It would be helpful to liberate spirituality by letting it apply to all and sundry without arrogating ourselves the role of the gatekeeper when it comes to who should be the beneficiaries of divine intervention
BY JACOB OKETCH
It is not easy to accept that there is a higher power responsible for everything that happens anywhere on earth and this is understandable. We operate with several spiritual sects and denominations to the point that a section of the population has chosen to believe in nothing altogether.
The subject of the higher power in relation to alcoholism is a topic that will definitely elicit myriad reactions. This is because matters of faith seem to operate at an oil and water level when it comes to alcoholism. Yet we seem to get stranded when we think of solving the problem of alcoholism without reference to a higher power.
The idea of the higher power needs a little bit more liberalization when it comes to alcoholism. You see, it is evident that there are many divergent opinions when it comes to what a higher power entails. However, I subscribe to the view that the appropriate approach to this is by perceiving the higher power independent of any religious inclination, that is, as it works for you. We cannot argue with the fact that there seems to be a power greater than us human beings and it is manifest in several things, phenomena and otherwise.
An alcoholic who resorts to sorting out his challenge on his own is bound to fail because this approach is too selfish. When you are addictated to alcohol, you do things that are starkly insane. Now to come out of this insanity, the act of doing the same thing and expecting different results can only be eradicated by an act of personal transformation, which in itself is a spiritual experience. It is then obvious that restoration of one to sanity after a spell of alcoholism has to hinge on an element of the higher power.
It is also notable that most alcoholics are very resentful to the idea of a higher power alleviating their problem. It is not in contention that the greatest impediment to recovery for an alcoholic is immense self-pride. Whenever one is ready to climb down from the high horse and acknowledge that they have a problem, chances of recovery are extremely high. Humility is a cardinal virtue for an alcoholic who is eager to recover. The fact that one can surrender to a mechanism to wean them off alcoholism is something akin to a miracle.The debate about spirituality vis-à-vis alcoholism is hot everywhere in the globe. Open mindedness towards this subject is quite helpful. In any case, the walls and fences that we construct around the subject of alcoholism tends to create an aura of mystery around the subject even when the issues on the table are a matter of logic and sound reasoning. It would also be helpful to liberate spirituality by letting it apply to all and sundry without arrogating ourselves the role of the gatekeeper when it comes to who should be the beneficiaries of divine intervention.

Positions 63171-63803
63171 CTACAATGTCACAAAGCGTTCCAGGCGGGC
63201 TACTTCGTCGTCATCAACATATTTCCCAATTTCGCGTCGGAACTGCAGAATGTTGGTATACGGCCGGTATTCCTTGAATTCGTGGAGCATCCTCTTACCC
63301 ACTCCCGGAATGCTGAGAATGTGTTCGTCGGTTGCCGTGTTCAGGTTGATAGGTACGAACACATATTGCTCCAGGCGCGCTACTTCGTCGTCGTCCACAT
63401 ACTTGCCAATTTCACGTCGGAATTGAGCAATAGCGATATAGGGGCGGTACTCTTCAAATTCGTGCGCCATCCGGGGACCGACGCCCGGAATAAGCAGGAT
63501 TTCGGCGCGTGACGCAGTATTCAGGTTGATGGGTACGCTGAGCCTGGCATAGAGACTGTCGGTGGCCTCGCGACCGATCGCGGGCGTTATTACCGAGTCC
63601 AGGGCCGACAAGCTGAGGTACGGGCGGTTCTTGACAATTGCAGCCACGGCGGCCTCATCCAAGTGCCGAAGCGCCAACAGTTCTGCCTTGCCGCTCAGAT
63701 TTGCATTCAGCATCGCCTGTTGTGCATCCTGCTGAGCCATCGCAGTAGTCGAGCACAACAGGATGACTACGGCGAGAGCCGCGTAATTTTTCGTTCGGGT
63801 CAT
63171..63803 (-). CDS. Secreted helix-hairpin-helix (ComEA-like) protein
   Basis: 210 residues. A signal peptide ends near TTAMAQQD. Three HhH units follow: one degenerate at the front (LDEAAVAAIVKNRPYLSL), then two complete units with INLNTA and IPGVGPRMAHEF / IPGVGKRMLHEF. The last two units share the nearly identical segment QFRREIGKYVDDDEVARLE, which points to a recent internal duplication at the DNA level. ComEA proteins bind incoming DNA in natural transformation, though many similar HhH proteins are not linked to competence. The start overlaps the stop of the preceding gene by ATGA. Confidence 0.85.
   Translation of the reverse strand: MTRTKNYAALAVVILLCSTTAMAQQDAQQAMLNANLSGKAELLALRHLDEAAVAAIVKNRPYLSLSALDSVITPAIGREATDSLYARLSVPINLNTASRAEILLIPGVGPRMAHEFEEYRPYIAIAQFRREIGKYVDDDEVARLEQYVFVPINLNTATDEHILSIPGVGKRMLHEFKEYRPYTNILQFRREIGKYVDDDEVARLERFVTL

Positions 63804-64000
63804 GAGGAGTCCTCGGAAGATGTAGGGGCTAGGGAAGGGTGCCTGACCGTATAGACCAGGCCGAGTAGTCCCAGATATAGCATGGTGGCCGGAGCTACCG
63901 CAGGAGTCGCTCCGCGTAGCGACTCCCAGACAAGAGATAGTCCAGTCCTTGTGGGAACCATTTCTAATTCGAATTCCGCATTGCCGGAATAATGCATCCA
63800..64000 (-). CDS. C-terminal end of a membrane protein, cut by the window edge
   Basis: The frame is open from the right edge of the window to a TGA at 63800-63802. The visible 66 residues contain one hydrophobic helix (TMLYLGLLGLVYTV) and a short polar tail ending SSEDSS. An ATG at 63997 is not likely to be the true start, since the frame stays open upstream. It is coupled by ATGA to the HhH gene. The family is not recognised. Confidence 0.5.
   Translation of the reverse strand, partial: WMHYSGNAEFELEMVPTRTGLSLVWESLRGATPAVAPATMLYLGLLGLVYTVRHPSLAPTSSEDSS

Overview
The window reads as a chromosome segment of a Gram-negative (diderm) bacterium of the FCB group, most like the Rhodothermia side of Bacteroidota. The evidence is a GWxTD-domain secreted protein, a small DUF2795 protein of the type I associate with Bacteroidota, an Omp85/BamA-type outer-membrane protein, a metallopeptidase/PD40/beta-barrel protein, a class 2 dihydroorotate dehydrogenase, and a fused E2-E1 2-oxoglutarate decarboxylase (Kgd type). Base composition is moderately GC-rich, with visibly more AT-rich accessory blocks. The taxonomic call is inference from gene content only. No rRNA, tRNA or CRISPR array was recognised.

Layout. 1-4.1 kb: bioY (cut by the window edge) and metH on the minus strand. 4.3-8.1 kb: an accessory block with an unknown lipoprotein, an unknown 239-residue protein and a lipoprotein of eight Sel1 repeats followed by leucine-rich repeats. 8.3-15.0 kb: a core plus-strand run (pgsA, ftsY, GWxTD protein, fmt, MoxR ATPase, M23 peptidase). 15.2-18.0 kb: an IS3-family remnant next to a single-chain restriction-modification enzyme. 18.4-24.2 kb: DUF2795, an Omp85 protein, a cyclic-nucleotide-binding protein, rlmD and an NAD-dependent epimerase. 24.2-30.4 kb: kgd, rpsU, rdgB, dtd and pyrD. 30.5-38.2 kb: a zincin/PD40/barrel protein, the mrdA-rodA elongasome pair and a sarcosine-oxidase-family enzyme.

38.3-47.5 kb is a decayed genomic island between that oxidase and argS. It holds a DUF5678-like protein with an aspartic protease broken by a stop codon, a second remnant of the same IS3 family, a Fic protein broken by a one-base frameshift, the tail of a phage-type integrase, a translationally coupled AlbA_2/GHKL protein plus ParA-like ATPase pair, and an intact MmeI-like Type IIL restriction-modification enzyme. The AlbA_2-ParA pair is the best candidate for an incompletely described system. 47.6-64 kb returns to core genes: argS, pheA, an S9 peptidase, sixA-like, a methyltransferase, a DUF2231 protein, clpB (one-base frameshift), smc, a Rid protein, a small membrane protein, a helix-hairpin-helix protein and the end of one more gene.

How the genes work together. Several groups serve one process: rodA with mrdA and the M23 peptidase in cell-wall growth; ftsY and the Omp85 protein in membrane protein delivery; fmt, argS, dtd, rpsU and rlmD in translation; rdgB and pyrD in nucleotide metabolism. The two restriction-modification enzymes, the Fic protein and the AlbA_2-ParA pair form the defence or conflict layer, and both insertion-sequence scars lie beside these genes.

It is interesting to note that anybody who follows the steps towards abstaining from using alcohol gets a transformation whether he or she is a Muslim, a Buddhist, a Christian, a Hindu, an Agnostic or even an Atheist. That in itself demonstrates that the antidote to addiction does not recognize balkanization of any kind and that the higher power is to the service of all humanity irrespective of their religious background. We will not be granted our wish if we don’t ask for it. As long as we are ready to admit our powerlessness over the drink, the logical step to follow is to ask for rescue. We then have to believe that there is a power that is greater than us and is capable of alleviating our problem. We also have to make a decision to put our predicament before this higher power. In doing so, we are asking for assistance and for sure, we get that much needed help if we badly need it and are able to adhere to the principles that make it happen. Alcohol itself seems to have a spiritual background. How is it that an alcoholic can totally transform into a personality that differentiates them from what they usually are when they are sober. This trait of multiple personality negates the idea that we can understand an alcoholic from the perspective of the non-spiritual. We ought to perceive the problem of alcoholism from a spiritual dimension.
I am curious about the fact that quite a number of religious organizations use the drink in certain occasions. This alone should get us thinking of the role of alcohol in spirituality. Who knows, we may just be having a big problem with alcoholism because of the obstinacy with which we deal with spiritual issues. Alcohol has never been meant to draw us away from spirituality.The fact that the principles for the recovery of an alcoholic are applicable to anybody irrespective of colour, race or social status, is a pointer to the fact that recovery itself is a divine thing. It does not have barriers the same way spirituality has no boundaries.
We live in a world that is inundated by theories and views. The option for an alcoholic is to create a space for own perception of a higher power to propel one’s recovery. It could be a strong family support. It could be a best friend who does everything to ensure that a friend recovers from the disease. It could be a wife who, through thick and thin, stayed with her husband in his worse moments. It could be anything that the patient holds dear. Let it just work for you the way you want it, but you got to believe in something that is greater than you. That is how it has worked for millions of people across the world. In all fairness, this is not something that anybody can dispute even if they have the right to reject it offhand.
Writer is author of Aphorisms and Poems of Light